Is Climate Change Not an Emergency?

EDITORIAL COLLECTIVE – No. It is not. Not in the sense we are accustomed to. The emergency is in the very meaning and experience of change. Change is changing.

The planet’s evolution to this point has gone through catastrophic upheavals. Some occurred within a relatively short period of time. Some were sudden. Others took place over tens and hundreds of millions of years. Most, with the exception of the last ice age, happened long before Homo sapiens even appeared. Earth’s climate has always been changing, but never, as long as humans have been on Earth, has it been at the galloping pace we are experiencing now.

As human population increased, we farmed to feed our growing numbers, built cities, and set ourselves on a path of exhausting Earth’s natural endowments and processes. We moved from living indigenously, as in “originating or occurring naturally in a particular place,” to living extractively.

Is it an accident that the biblical myth of The Fall is connected to leaving a garden, where one gathered food, to the beginnings of agriculture, where food is eked from the ground, not only through sweat, but now by fossil-fuelled machines?

In the blink of a mere 150 years, we overshot the limits of our intimate relationship with the place where we naturally occurred, and ended up in the present Climate Emergency.

We call it an “emergency” because it challenges or disrupts humans’ supremacy in the big scheme of things we call Nature. Hence, locally, the Declaration of Climate Emergency issued by Peterborough City Council in September 2019.

Communities and whole nations write management plans for big emergencies. These plans always aim to return to the status quo, to restore us to the ways things were before what is regarded as an exceptional occurrence. But thinking that we can ‘manage’ disasters is now dangerous. It paints climate change as a temporarily disruptive “event” like a major fire displacing people, this May’s derecho storm, a train wreck at the Havelock level crossing, even the Peterborough Flood of 2004. These disasters are thought of as ‘events’ having well-defined beginnings and endings. The local ones are seen as individual, one-off occurrences, to which officials can respond over and over, forever, with their well-equipped, rational, “keep everyone calm”, annually rehearsed, Disaster Management Plans. Trust us to bring you back to normal.

Change itself is changing.

But this business-as-usual thinking is blind to the alteration of the very meaning of the term “change.”

The magnitude and universal character of climate change shows us that “change” is no longer confined to one place. and it can go on indefinitely because everything about climate is interconnected. It brings cascading impacts over long time periods and everywhere, since all the planet’s systems –

from weather to the economy – are interconnected. And they are, in too many cases, damaged to the point of no restoration. Can we “fix” the decaying ice sheets that control sea level rise, or dispatch fire trucks to droughts? Or respond to local food shortages with a municipal Emergency Command Post vehicle? How do broad, systemic, climate scenarios like this fit into the training of disaster responders?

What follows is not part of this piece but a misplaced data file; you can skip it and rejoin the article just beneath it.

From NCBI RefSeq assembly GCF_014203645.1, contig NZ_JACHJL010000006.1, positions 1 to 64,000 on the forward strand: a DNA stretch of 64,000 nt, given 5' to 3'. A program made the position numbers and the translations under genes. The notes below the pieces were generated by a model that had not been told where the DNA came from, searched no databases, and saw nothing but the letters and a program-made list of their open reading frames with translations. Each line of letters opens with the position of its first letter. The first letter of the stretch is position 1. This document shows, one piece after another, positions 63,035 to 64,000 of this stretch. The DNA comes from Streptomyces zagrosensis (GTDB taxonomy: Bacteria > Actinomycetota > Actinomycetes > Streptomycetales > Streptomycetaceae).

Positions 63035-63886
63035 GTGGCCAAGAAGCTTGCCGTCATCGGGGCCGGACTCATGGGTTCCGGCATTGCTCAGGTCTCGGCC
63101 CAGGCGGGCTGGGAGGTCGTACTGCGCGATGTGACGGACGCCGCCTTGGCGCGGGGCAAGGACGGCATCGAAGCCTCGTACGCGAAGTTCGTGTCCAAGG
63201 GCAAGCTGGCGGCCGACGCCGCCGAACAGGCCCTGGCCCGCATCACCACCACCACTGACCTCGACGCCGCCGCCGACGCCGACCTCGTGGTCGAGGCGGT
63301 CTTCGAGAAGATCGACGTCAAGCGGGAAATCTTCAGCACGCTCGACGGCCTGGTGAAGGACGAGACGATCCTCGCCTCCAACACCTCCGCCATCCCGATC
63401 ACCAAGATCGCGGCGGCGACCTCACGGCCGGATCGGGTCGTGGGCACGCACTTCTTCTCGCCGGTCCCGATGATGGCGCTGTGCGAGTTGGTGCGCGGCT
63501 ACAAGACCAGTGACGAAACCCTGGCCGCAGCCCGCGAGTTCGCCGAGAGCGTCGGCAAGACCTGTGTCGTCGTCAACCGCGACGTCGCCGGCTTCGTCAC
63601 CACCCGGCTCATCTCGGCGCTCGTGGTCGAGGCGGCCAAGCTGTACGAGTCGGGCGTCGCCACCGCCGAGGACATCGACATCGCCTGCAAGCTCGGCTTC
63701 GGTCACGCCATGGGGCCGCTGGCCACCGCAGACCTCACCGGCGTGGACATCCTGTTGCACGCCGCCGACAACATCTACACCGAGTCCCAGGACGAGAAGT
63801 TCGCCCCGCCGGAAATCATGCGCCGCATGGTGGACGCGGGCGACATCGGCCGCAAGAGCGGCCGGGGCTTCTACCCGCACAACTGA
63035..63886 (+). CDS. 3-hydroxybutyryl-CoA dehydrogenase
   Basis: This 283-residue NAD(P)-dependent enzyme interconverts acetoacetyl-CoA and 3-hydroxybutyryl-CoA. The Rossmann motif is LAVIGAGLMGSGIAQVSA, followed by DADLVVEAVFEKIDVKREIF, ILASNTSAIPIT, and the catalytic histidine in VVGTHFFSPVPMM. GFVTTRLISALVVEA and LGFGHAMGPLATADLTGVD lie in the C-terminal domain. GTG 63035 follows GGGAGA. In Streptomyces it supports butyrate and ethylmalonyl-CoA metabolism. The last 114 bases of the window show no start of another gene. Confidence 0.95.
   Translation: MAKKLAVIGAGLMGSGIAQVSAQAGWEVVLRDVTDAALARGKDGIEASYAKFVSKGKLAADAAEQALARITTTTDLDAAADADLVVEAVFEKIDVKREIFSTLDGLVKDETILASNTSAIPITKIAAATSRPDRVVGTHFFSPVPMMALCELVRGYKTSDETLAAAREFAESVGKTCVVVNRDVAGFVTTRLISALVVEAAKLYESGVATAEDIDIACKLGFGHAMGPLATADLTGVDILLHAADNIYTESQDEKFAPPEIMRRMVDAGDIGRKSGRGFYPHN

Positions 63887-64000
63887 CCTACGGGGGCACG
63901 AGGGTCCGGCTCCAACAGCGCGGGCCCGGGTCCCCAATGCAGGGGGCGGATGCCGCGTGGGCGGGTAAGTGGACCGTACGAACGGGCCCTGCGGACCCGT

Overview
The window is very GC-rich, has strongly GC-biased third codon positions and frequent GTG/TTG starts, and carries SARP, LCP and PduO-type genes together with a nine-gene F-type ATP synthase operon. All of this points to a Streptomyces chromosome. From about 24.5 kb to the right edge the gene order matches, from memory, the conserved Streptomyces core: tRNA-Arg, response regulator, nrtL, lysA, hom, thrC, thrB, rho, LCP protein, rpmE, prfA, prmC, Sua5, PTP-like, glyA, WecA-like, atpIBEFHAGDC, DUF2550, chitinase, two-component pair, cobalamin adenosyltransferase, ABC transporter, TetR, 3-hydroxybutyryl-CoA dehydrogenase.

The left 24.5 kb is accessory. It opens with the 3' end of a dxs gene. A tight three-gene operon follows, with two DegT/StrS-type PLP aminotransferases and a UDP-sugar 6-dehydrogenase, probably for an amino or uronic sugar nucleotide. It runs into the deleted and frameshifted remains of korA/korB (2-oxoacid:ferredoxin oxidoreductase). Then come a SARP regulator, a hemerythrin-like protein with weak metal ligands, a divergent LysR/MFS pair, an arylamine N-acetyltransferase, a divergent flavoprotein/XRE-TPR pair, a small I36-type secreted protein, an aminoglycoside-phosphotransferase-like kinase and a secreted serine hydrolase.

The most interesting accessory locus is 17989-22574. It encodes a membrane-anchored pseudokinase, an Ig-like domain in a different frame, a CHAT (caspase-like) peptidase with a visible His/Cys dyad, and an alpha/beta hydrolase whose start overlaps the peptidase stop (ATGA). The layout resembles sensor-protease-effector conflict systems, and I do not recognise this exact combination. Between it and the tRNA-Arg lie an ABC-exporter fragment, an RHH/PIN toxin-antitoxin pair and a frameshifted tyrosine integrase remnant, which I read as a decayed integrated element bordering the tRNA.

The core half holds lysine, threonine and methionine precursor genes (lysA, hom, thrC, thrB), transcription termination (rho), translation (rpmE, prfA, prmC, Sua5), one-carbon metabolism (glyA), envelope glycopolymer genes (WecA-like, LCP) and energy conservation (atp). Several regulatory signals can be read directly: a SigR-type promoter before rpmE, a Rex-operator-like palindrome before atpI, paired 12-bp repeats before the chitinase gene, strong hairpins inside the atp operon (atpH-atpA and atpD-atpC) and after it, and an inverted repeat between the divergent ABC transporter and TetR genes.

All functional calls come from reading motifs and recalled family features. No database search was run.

Managing climate change cannot be about returning to or maintaining the status quo. Even “managing” is an absurd concept when faced with the climate’s scope and duration. Only adaptation and mitigation fit the bill.

Now, the word “change” itself needs new understanding and definition. Now, change is complex and at a never-before known scale with impact on all Life. It will be with us a very, very long time and appear in forms we’ve never had to deal with before – both abrupt and prolonged. Can routine municipal emergency exercise scenarios deal with that? Are local climate action plans cast in terms of very long times and increasingly complex consequences?

We may be able to point to the time a particular climate change emergency scenario began, but we can’t be certain when it will end, as we can in our current understanding of ‘emergency’.

So preparedness now means envisioning many possible futures and describing alternative present times. We need to share stories of how we want it to be when the inevitable catastrophes do arrive. It will not be about returning to the status quo, but preparing how to live after it ends.

We don’t usually experience Time this way. We’re awfully uncomfortable with endings of things we’ve known and loved. We’re complacent about far-off things we don’t immediately experience (like sea level rise or prolonged drought in Africa), until those things directly affect our cost of living, what and how much food we can buy in the supermarket, or accommodating those who comes to settle on our land, because theirs is no longer habitable. Ironic, because most of us are settlers ourselves.

So, we begin to see that “emergency” is something not so bound by chunks of time or our local geography or our past experience. Rather, the long climate emergency becomes an ongoing experience of adapting to and minimizing consequences. Most needed through it all will be our ability to keep on living together in mutual aid and support through this new kind of emergency that gives “change” a whole new meaning.

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